Fact Check: Obama Failed to Send Help to Stop Violent Crime in Chicago

A police evidence technician places an evidence marker next to a bullet casing at the corner of 16th Street and Homan Avenue on Friday, Sept. 30, 2016, in Chicago, Ill. A 14-year-old boy was shot in the knee and transported to Mount Sinai Hospital. (John J. Kim/Chicago Tribune/TNS via Getty …
John J. Kim/Chicago Tribune/TNS via Getty Images

CLAIM: President Barack Obama could have sent federal help to Chicago to stop violent crime, but he did not.

VERDICT: TRUE. President Obama ignored the pleas of local residents; he proposed gun control instead.

President Donald Trump announced Wednesday that he was expanding Operation Legend to send additional federal law enforcement resources to Chicago to help quell a spike in violent crime in that city.

After his remarks, a CNN reporter pointed out that he had blamed his predecessor for the crime wave in Chicago, and asked whether he bore similar responsibility. Trump replied that Obama “could have gone into Chicago. He could’ve solved the problem, and he didn’t.”

Trump is right.

Many Chicago residents expected that when President Barack Obama was elected in 2008, he would bring the resources of the federal government to bear against the crime wave in his adopted home town of Chicago. Unfortunately, he did not.

In 2009, the Guardian (UK) reported, 42 young Chicagoans had been murdered “within a short drive of Barack Obama’s home” in the space of a year. Reporter Ed Pilkington described the problem in detail:

The centre of the blood-letting is the city’s poor and overwhelmingly black South Side, precisely the spot where Michelle grew up and Barack set out on his self-proclaimed “improbable journey” as a community organiser in his 20s. The geographical compactness of the carnage is spelled out inside the offices of the Black Star Project, an education programme for young black people. On the wall is a big map of the city. In the middle of the map, close to Lake Michigan, is a letter “A” pinpointing where the Obamas live. Yellow stickers cluster around the “A” like darts around the bullseye. Each one stands for a child under 18 who has died violently. The stickers all lie within black neighbourhoods of the city, while the white neighbourhoods are sticker-free. It is as if there are two Chicagos, two Americas, superimposed on the same map.

Local resident Aisha Latiker, who was 18 at the time, was outraged that President Obama had done nothing to help:

She has written two letters to the White House pleading for help to stop the killing. She is angry that she hasn’t heard back: “I ask President Obama can he not see what’s going on? Is his staff not relaying the message to him? Does anybody want to know why the youth are killing each other?”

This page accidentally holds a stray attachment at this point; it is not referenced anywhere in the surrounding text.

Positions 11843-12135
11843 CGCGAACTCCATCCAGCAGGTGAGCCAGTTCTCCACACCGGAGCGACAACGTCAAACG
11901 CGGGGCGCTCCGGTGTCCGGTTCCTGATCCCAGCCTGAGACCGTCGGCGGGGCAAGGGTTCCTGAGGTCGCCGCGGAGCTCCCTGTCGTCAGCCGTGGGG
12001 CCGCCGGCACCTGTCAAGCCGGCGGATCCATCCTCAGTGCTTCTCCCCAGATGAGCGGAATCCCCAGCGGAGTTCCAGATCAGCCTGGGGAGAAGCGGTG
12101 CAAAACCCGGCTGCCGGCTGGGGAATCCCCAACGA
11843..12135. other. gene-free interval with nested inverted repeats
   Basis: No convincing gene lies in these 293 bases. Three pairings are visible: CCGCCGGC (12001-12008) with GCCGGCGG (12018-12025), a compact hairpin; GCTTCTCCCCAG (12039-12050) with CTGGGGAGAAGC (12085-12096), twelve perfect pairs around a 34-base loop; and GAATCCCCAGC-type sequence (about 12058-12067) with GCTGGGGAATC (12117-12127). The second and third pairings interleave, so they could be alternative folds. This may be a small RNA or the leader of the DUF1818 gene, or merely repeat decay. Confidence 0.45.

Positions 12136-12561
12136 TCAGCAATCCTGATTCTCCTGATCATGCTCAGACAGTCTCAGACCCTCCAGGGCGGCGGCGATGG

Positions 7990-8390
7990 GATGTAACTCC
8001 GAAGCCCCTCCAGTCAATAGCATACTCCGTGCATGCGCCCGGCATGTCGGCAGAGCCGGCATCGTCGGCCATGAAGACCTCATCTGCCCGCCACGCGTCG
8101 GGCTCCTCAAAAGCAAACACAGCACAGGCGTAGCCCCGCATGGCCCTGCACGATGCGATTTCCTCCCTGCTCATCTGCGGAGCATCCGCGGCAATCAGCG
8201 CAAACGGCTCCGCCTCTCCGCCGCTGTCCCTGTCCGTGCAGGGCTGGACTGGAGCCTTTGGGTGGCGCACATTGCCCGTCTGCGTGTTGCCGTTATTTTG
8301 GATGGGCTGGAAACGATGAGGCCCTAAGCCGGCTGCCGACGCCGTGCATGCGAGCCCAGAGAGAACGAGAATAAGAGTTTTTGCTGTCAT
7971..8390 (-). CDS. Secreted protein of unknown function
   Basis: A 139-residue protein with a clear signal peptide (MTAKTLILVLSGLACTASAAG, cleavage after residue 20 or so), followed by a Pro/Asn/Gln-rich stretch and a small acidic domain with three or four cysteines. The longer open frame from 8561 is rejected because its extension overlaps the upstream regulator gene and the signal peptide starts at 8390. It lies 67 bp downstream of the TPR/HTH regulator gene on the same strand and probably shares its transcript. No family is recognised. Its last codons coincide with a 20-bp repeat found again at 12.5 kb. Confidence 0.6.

Pilkington noted that “since entering office [Obama] has been largely silent over the issue of African-American youth violence,” and that there was an “absence of federal help.”

That remained true for the next seven and-a-half years of the Obama administration. President Obama was well aware of the crime in Chicago, but seemed incapable of dealing with it except through the lens of gun control, or education.

In 2013, Obama came back to his neighborhood in Chicago to deliver a speech that touched on the issue of violent crime. He mourned the dead, touted his gun control and education proposals, and that was it.

When First Lady Michelle Obama commented on crime in her hometown, she described it as the result of a lack of opportunities for young people.

Few in the Obama administration took the death toll seriously enough to intervene.

Far from offering support for local law enforcement, the Obama administration cracked down on the Chicago police after the 2014 murder of teenager Laquan MacDonald, adding Chicago to the list of cities subject to federal supervision under consent decrees.

Though there was some media coverage of the murder rate in Chicago, the media rarely asked why Obama did nothing.

Now that President Trump is intervening, the Democrats and the media are raising objections.

“In our case, they don’t want us in. We can solve the problem very easily. We’re equipped with the best equipment, the best people … Chicago should be calling us,” Trump said.

He is calling Chicago’s bluff — and doing what Obama would not.

Joel B. Pollak is Senior Editor-at-Large at Breitbart News and the host of Breitbart News Sunday on Sirius XM Patriot on Sunday evenings from 7 p.m. to 10 p.m. ET (4 p.m. to 7 p.m. PT). His new book, RED NOVEMBER, tells the story of the 2020 Democratic presidential primary from a conservative perspective. He is a winner of the 2018 Robert Novak Journalism Alumni Fellowship. Follow him on Twitter at @joelpollak.

.

Please let us know if you're having issues with commenting.